While there are many provisions in the Affordable Care Act (ACA) that will benefit children and families, the expansion of dependent coverage to children up to age 26 is among the most important – especially in the short-term. In 2011 alone, as many as 1.64 million previously uninsured young adults are estimated to gain coverage under their parents’ health plans. The provision takes effect after September 23, 2010.

Recently, the federal government issued regulations further explaining how this provision will work. Here at the New England Alliance for Children’s Health, an initiative of Community Catalyst, we support these regulations because they clarify several important points that will benefit young adults and apply the law with their interests at heart:

-Young adults are eligible for coverage under their parents’ plan regardless of what state they live in and whether they are tax dependent, financially independent, or a student, employed, or married. -Premiums or benefits cannot vary based on the age of a young adult who qualifies as a dependent. -The provision applies to all health plans and only grandfathered health plans (those in existence prior to March 23, 2010) can exclude young adults with access to an employer-sponsored plan until 2014. After 2014, this exception no longer applies. -Insurance companies must provide prominent notice to enrollees about the special enrollment period for dependents. -States have the option to extend dependent coverage beyond age 26.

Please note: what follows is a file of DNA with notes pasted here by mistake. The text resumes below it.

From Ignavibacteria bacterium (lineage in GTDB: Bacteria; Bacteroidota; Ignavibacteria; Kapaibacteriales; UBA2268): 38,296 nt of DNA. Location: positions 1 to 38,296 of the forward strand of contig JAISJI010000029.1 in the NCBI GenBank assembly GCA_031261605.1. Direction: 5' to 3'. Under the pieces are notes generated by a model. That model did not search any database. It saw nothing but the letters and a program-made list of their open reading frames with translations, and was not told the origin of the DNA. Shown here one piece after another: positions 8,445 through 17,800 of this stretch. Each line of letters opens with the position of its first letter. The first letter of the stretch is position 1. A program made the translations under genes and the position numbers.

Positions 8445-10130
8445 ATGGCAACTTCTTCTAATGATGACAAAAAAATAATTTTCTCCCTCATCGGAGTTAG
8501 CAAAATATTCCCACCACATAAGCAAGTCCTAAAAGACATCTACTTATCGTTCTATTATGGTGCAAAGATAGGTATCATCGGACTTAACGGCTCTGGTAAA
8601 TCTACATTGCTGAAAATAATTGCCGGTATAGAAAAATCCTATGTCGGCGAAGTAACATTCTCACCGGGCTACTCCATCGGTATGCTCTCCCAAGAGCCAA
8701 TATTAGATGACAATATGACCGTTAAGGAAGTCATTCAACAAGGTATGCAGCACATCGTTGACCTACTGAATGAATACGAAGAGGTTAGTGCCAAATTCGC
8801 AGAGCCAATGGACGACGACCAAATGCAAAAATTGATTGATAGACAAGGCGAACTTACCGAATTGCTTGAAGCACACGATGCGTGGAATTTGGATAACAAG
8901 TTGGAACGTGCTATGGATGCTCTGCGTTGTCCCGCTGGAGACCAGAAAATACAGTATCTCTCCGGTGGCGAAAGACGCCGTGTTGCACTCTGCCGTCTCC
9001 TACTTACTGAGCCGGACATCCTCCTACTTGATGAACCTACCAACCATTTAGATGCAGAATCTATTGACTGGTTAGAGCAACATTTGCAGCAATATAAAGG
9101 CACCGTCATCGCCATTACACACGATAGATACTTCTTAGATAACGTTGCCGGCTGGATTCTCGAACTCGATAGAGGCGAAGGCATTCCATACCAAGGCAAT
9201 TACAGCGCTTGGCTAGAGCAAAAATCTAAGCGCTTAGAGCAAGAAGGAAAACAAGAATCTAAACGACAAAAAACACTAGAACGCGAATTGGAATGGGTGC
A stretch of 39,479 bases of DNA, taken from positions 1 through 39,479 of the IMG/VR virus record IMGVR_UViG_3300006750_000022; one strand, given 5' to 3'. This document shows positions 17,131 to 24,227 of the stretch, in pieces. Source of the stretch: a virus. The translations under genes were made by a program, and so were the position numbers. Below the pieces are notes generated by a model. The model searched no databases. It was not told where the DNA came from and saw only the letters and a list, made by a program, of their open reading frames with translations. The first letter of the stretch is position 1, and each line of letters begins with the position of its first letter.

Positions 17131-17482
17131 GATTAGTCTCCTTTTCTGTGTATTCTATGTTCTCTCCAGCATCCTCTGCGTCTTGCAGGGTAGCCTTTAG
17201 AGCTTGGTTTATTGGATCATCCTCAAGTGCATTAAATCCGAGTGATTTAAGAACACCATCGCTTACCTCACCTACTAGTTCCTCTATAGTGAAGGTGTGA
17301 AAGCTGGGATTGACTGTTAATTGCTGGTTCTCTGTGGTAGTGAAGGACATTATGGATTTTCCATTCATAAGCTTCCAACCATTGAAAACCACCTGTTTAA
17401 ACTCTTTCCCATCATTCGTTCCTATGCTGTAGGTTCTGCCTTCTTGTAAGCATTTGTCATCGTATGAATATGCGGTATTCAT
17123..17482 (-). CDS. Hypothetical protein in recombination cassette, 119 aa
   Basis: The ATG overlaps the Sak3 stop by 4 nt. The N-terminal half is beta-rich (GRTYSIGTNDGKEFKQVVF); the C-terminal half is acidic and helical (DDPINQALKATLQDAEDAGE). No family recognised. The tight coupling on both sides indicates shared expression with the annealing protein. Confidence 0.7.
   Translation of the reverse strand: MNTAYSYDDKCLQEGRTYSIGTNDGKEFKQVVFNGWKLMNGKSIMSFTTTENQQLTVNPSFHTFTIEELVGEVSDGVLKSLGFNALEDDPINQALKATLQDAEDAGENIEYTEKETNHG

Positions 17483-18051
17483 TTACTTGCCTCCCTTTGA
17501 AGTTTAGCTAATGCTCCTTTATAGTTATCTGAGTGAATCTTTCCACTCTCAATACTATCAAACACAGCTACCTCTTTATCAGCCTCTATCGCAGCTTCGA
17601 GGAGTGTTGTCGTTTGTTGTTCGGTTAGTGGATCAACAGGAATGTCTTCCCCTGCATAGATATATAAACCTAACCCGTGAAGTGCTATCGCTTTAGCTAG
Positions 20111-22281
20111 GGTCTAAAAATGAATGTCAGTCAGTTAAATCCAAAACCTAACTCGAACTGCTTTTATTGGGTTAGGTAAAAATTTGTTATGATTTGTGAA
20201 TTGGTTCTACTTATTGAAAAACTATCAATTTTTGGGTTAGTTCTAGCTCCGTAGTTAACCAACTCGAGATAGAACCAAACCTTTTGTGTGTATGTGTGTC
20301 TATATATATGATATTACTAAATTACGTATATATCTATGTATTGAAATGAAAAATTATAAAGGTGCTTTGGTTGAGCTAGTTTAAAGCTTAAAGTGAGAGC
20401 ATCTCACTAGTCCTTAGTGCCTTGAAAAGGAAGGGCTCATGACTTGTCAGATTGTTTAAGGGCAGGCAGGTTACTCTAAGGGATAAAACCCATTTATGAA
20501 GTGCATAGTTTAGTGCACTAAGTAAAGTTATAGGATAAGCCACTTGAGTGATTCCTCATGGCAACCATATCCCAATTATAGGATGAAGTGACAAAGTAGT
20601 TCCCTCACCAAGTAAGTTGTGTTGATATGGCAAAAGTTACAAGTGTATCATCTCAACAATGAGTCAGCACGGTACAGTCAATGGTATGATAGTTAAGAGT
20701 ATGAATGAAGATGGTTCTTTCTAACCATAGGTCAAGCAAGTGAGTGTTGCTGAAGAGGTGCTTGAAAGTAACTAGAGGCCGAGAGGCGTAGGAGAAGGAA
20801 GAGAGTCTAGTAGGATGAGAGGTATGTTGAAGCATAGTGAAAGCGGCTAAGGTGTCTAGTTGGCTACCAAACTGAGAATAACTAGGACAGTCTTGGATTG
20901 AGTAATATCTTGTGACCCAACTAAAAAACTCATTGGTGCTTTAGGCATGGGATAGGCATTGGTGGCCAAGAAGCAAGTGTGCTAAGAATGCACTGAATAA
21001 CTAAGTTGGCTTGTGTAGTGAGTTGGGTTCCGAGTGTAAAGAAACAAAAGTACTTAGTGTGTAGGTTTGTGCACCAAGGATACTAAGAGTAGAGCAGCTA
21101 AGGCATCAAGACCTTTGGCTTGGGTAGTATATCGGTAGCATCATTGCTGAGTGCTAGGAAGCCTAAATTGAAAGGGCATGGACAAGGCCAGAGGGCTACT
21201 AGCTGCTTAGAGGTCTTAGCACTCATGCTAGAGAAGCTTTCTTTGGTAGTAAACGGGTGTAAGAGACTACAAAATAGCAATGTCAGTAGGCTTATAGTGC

All of these clarifications and others included in the regulations will ensure that dependent children and their families can take full advantage of this important opportunity to secure the health coverage they need.

While we are enthusiastic about the regulations, we’ve also been working collaboratively with a group of our partners to offer some suggestions to the federal government on how to improve them in a few key areas:

-Clarify that stepchildren and adopted children are included in the definition of a dependent child. -Further explain the situations where grandfathered plans can remove young adults who are eligible for employer-sponsored insurance to ensure that this does not unduly burden young adults. -Require that prominent notice be clear and conspicuous—ideally in the form of a stand-alone document highlighting the availability of the new coverage option and how to enroll.

It’s our hope that the regulations will be revised soon to reflect these suggestions, but in the meantime you can find out more about the dependent coverage expansion here. This provision is one of the many examples of the very real opportunities that ACA provides to extend coverage to those who otherwise would go without.

— Patrick Tigue, Children’s Health Care Coordinator, New England Alliance for Children’s Health